Turnover in the US for clinical monitoring jobs at CROs remained high in 2016 at 25% – with little change from 2015 at which time turnover was reported at 25.1%, according to the survey conducted by HR+Survey Solutions.
However, for countries outside the US, turnover in clinical monitoring increased to 22% in 2016, up from 16.4% the previous year. Additionally, in some instances individual companies are experiencing turnover that is over 50%.
For all positions at CROs the average turnover rate in the US increased to 22% in 2016 from 20.1% in 2015, the survey found.
As per industry implications, Judy Canavan, managing partner at HR+Survey Solutions, told us turnover creates a loss of continuity that can lead to delayed timelines.
“Increasing costs as a result of lower productivity, increased workload on colleagues, onboarding costs, loss of knowledge, recruitment costs,” are some of the challenges Canavan described.
Additionally, turnover affects business development “as sponsors scrutinize turnover in their vetting process,” she said.
But why does turnover remain high?
“Employees have figured out that changing jobs is the key to maximizing their compensation and rounding out their CV, companies need to create internal career opportunities,” Canavan explained.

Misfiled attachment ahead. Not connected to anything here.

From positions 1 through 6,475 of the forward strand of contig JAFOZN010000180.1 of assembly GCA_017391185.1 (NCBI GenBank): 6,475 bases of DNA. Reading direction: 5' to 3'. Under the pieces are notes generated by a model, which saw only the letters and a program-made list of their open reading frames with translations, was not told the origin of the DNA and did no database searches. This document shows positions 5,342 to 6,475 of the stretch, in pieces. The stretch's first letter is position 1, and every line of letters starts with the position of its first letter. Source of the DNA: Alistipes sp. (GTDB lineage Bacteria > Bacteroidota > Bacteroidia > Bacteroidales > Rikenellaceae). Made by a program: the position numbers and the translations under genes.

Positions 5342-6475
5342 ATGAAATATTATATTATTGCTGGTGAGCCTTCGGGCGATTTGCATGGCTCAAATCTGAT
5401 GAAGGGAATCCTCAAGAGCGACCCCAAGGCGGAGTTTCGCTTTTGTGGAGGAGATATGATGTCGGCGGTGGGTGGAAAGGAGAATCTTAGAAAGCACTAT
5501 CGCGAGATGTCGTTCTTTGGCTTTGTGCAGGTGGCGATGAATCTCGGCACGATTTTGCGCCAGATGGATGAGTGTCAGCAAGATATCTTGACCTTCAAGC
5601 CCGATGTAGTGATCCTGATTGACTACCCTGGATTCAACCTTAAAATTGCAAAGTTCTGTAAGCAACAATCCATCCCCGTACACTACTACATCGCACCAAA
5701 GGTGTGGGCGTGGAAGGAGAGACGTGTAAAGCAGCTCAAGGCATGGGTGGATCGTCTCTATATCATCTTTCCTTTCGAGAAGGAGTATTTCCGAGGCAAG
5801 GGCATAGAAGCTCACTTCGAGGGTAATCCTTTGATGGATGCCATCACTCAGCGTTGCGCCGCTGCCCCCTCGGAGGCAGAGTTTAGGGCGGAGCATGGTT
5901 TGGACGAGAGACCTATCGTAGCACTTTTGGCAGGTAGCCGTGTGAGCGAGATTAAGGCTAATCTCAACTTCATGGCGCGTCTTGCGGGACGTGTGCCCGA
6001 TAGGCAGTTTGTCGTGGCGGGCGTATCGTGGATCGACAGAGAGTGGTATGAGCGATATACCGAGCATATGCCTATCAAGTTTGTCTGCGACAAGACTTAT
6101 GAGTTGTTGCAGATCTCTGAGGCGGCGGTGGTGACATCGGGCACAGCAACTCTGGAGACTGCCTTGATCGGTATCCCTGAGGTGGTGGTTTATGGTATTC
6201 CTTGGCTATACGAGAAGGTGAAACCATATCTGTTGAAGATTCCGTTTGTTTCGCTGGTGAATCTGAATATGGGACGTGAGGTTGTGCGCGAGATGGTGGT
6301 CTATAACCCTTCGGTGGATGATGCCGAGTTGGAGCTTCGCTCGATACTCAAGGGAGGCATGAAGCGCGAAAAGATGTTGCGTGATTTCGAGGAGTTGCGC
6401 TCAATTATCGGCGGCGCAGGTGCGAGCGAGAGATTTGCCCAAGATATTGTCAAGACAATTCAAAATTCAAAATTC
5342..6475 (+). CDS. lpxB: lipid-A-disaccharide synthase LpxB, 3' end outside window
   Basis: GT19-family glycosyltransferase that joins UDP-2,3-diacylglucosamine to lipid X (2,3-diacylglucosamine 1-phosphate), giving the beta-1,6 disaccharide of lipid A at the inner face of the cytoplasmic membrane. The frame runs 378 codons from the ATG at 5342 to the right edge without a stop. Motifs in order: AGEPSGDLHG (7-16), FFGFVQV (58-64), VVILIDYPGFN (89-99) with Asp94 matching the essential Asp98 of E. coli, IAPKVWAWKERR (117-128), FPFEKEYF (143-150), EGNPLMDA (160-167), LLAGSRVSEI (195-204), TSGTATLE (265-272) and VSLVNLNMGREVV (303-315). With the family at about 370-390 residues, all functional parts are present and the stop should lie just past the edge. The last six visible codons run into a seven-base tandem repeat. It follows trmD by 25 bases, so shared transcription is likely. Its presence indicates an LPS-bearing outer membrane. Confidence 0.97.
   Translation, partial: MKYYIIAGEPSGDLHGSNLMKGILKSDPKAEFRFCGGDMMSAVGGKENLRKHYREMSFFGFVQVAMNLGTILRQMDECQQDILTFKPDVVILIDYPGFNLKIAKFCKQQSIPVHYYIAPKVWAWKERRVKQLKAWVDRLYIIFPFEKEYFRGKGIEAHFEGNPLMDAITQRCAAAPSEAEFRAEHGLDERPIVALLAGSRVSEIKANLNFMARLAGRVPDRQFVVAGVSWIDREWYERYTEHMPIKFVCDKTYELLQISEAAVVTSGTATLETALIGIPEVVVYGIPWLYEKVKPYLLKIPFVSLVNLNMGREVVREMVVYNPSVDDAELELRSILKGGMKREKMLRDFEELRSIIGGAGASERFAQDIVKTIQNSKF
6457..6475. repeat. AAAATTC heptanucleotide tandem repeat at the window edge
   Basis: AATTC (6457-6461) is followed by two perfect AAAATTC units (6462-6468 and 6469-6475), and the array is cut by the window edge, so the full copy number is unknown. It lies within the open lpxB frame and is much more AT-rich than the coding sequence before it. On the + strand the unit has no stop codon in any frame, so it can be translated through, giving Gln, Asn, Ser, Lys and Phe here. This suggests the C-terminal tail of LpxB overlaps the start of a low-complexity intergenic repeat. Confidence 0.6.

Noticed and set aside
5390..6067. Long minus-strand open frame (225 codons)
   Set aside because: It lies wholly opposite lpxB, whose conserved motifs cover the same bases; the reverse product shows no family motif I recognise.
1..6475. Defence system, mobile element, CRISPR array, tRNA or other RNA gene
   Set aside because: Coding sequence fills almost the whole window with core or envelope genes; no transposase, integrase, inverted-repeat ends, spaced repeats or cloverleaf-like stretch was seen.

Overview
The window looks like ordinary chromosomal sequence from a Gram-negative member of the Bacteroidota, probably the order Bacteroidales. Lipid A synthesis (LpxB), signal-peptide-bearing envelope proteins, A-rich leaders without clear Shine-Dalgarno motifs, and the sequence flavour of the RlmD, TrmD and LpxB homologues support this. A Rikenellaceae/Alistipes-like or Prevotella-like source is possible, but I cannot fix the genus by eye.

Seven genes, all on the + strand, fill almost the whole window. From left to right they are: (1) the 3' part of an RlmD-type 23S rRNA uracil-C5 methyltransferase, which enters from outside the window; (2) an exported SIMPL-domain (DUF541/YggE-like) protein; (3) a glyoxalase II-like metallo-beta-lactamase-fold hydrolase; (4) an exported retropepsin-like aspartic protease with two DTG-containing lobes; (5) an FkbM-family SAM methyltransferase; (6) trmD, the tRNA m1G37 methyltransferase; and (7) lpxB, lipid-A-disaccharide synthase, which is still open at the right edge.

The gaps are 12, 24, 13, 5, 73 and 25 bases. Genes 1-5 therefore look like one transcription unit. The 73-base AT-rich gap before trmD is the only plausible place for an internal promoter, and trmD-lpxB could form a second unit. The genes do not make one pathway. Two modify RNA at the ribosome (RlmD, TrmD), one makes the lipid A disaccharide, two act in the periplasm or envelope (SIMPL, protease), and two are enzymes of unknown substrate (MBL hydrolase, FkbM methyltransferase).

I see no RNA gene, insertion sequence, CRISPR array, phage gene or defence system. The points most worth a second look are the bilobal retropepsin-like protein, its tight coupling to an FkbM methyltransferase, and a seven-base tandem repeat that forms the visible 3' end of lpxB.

“They typically work from their home, so it is easy to switch jobs and they do not always build the strong internal relationships and alliances that might keep them with their current company.”
How to attract and retain
Previously, the company conducted a survey to gain a better understanding of what CROs are doing to attract and retain talent.
As Outsourcing-Pharma.com reported at the time, money is the most common solution for retaining talent. Specifically, off cycle raises were found to be the most common approach to retain talent, with 85% use in the US and 78% used outside the US,
Additionally, 80% of US and 89% of companies outside the US are offering above market salaries at least some of the time.